Review: Triumph Speed Twin

December 20, 2021

Triumph reveals the new for 2021 Speed Twin. We have a look at what to expect

We all like a good news story and Triumph is surely one at present, with the Hinckley firm releasing yet another ‘new’ bike this year. This time attention has turned to the Speed Twin, which has been upgraded and improved. What’s it like?

When I say new, I mean updated. Because read between the lines of the somewhat over-hyped and buzzword-ridden press release (Triumph, we all love you but please find some new phrases to overuse) and you’ll find the Speed Twin has been made Euro 5 compliant – which it had to be if it were to continue being sold.

But while the engineers were in there, the 1200cc twin has been given a few extra horsepower to just under 100bhp and different characteristics thanks to higher compression pistons, a lower-inertia crank (similar to the Scrambler 1200), different cams with revised ports and some great touches, like the brushed aluminium silencers superbly hiding the ugly catalytic converter.

The Speed Twin is the ‘heritage sports’ model, and the new upside-down cartridge forks, sports tyres, better brakes and new wheels give a genuine credibility to this mantle.

It’s the practical, fast one of the family and as such, prices are high, starting from £11,000. By comparison, Kawasaki’s Z900RS starts at £10,650, but the BMW R NineT range are all more expensive.

No one has ridden the Speed Twin yet, but think Thruxton RS with higher ‘bars and different-shaped tank. Good handling and power with quality suspension. It’s almost as practical as the original.

All the Classics range weigh similar amounts as they have the same platform; around 215-220kg. That’s not lightweight, though Triumph does quote proper wet weight.

The seat height for the Speed Twin is 807mm. Want more people to get into motorcycling? Why make bikes so tall? Yes, the Street Twin is lower at 765mm, but thanks to the engine being effectively the same unit, they weigh the same, so are almost as intimidating. By comparison, Ducati’s Scrambler is 25kg lighter – that’s a big bag of spuds – and the seat is 10mm lower. Yes, it’s got less power, but it’s cheaper. By a lot.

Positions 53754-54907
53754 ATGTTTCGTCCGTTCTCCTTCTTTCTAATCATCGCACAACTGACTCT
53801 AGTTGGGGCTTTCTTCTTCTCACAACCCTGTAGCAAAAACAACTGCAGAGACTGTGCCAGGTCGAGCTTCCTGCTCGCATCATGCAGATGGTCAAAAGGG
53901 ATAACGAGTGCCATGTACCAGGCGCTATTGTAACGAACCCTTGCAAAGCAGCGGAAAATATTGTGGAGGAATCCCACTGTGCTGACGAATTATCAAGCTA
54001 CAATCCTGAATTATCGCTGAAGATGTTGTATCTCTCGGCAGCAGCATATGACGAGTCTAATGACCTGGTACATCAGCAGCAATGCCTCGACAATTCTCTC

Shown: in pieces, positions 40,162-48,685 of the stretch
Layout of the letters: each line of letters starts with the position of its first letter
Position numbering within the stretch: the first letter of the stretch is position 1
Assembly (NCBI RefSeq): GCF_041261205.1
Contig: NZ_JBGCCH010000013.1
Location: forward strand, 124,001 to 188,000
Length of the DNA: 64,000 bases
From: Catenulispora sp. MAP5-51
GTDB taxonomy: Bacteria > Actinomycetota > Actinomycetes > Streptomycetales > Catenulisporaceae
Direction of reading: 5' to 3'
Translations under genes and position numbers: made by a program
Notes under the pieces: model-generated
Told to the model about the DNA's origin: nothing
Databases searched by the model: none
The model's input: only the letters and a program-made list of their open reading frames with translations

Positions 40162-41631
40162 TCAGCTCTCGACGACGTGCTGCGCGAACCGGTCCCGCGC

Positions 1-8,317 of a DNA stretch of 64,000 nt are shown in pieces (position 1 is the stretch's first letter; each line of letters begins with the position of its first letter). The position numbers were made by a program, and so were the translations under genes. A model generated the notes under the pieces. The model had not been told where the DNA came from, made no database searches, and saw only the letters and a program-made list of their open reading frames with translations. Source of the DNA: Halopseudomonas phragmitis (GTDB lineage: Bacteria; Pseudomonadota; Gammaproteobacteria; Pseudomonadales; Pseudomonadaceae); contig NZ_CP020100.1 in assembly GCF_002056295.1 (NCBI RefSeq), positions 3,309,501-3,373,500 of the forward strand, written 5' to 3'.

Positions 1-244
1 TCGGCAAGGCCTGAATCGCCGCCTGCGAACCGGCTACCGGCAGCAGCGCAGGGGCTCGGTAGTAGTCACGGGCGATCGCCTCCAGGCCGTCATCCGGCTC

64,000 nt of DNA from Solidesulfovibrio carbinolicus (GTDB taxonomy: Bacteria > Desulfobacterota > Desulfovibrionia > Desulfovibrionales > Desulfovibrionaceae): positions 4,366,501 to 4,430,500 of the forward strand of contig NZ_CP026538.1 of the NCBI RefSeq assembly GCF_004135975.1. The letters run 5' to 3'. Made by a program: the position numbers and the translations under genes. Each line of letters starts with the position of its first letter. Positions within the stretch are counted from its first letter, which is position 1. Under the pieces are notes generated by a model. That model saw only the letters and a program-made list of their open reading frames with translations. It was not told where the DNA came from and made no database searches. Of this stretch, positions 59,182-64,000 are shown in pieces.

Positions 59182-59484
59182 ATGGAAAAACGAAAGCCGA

This aside, I find the Bonneville range are well-made, fun bikes, having to double-take to see if it is a product of Hinckley or Meriden, and early carb or fuel injected is a sure sign they have got looks right.

While your bike meet is full of new/ old Triumphs, the Speed Twin has always stood out for being quick yet classic, traditional-looking yet sweet handling and a little naughty compared to the conservative looks, especially around the country lanes. I can’t wait to try one.

The Triumph Classic range

This is how I understand Triumph’s modern Classics range. The Street Twin is the basic Bonnie with low seat height; the Street Scrambler adds a high-level exhaust, knobblies and wire wheels; and the Bonneville T100 errs towards the classic look.

All are 900cc bikes with around 65bhp. Then there are the 1200cc bikes with around 95-100bhp. The Scrambler 1200XC and XE bring height and off-road looks; the Bonneville T120 takes you back in time (with a strong motor); the Speed Twin is the more practical Thruxton; the Bobber is for hipsters; the Speedmaster is for Harley owners; and the Thruxton for those not wanting to get rid of a sportsbike quite yet.

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